Christmas cheer abounds?
By BROOKS TAYLOR
Mt. Pleasant News
“Send Christmas Cheer,” the subject of the email read.
Hmmm. Yes it is the holidays, the time of cheer and goodwill toward your fellow men and women.
At least that is the message from billions of advertisers.
Not only do you see the advertisements proclaiming Christmas cheer, but you hear songs like “I’ll Be Home for Christmas” in stores.
So much pressure, so much stress.
While most people look forward to the holidays as a time to spend with families and loved ones, renew acquaintances and send greetings, there are those who dread the holidays.
Those are the people without families, or estranged from their loved ones. Those are the ones who can’t enjoy the same happiness that others are and feel guilty about it.
Sometimes it is impossible to be happy during the holidays and it could legitimately be argued that Christmas increases a person’s depression.
Timing — Christmas comes when gray days greatly outnumber sunny ones. In the Midwest, it is generally cold and either snow on the ground or the threat of it. And then there’s a time issue. How delightful is it to travel to and from work in darkness?
While it could be said that giving is one of the central themes in the Christmas message, families and togetherness rank a close second.
There are the holiday get-togethers, the office parties, the service club parties, the special dinners, the exchanging of greeting cards — all of which promote Christmas as a time for family and friends.
That is wonderful…if you have a family or a special someone.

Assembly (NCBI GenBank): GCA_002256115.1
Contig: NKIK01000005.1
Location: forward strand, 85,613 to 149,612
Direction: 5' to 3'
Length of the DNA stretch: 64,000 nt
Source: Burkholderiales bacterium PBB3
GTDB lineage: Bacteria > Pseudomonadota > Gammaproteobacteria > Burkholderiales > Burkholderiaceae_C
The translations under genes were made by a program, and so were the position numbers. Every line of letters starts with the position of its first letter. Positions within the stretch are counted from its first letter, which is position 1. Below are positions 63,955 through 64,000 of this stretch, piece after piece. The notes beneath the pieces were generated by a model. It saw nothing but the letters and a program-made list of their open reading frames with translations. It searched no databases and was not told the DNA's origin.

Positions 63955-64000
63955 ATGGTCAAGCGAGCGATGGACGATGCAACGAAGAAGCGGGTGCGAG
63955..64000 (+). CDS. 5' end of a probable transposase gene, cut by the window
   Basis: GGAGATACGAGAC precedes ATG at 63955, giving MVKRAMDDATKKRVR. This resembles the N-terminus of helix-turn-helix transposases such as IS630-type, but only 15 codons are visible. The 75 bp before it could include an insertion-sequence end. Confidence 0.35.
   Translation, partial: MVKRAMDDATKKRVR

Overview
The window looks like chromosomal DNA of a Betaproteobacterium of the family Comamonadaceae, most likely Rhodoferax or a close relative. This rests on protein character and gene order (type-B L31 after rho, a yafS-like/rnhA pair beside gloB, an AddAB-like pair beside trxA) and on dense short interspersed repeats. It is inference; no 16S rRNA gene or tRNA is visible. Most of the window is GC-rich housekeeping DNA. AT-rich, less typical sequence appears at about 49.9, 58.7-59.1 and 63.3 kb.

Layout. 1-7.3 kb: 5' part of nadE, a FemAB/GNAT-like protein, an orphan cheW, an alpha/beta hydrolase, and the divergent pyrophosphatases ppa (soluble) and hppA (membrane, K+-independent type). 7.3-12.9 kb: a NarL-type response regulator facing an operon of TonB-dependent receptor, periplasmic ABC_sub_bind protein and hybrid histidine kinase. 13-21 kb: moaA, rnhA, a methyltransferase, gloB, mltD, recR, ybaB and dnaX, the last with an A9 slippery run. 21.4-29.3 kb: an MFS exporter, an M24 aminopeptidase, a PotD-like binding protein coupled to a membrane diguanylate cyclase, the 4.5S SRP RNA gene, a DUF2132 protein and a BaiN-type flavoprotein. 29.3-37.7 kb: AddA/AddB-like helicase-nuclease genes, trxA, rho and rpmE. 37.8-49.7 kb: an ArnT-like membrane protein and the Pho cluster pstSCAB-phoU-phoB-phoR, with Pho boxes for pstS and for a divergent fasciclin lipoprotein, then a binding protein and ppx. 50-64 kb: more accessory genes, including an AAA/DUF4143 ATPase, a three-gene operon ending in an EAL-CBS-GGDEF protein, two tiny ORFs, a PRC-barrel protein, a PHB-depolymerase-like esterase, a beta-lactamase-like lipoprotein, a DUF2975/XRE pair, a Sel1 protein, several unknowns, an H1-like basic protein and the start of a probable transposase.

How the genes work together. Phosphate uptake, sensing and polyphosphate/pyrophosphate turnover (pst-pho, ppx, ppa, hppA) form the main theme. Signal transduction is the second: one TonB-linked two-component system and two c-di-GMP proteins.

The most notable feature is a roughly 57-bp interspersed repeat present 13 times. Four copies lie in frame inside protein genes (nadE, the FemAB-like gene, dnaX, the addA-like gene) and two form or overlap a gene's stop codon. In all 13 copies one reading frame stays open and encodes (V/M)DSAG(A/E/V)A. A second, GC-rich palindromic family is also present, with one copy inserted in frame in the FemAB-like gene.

During the holiday season, my thoughts go to those who by circumstances cannot be with their families, such as our troops overseas. My son is on his third tour in Afghanistan and am sure he would rather be with his wife and one-year-old son. There are many more like him.
I don’t know which is worse — spending Christmas alone due to matters beyond your control or spending it alone through no fault of your own.
Bryan Golden, an author and self-development expert whose work occasionally is reprinted in this forum says the most valuable holiday gifts are those that aren’t sold in stores.
“When you give your love, your time, help someone in need, aid another in solving a problem or overcoming an obstacle, you give something priceless,” Golden said.
“The best gift you can receive is the joy of making someone else happy,” Golden continues. “Being selfish is a wonderful way to live. When you give with no ulterior motives, your actions are seen as genuine. Should you expect something in return, your behavior is always suspect. We all know people who do nice things only when they want something in return.”
Some of my fondest memories are of Christmases spent while in childhood. Ironically, gifts don’t come to mind. What I remember most is being surrounded by family, family who I knew loved and cared for me.
It was a feeling I passed forward…until events beyond my control terminated it.
Consequently, I continue my search, not surrounded by family, for the true meaning of Christmas while wishing all of you a Merry and fulfilling Christmas.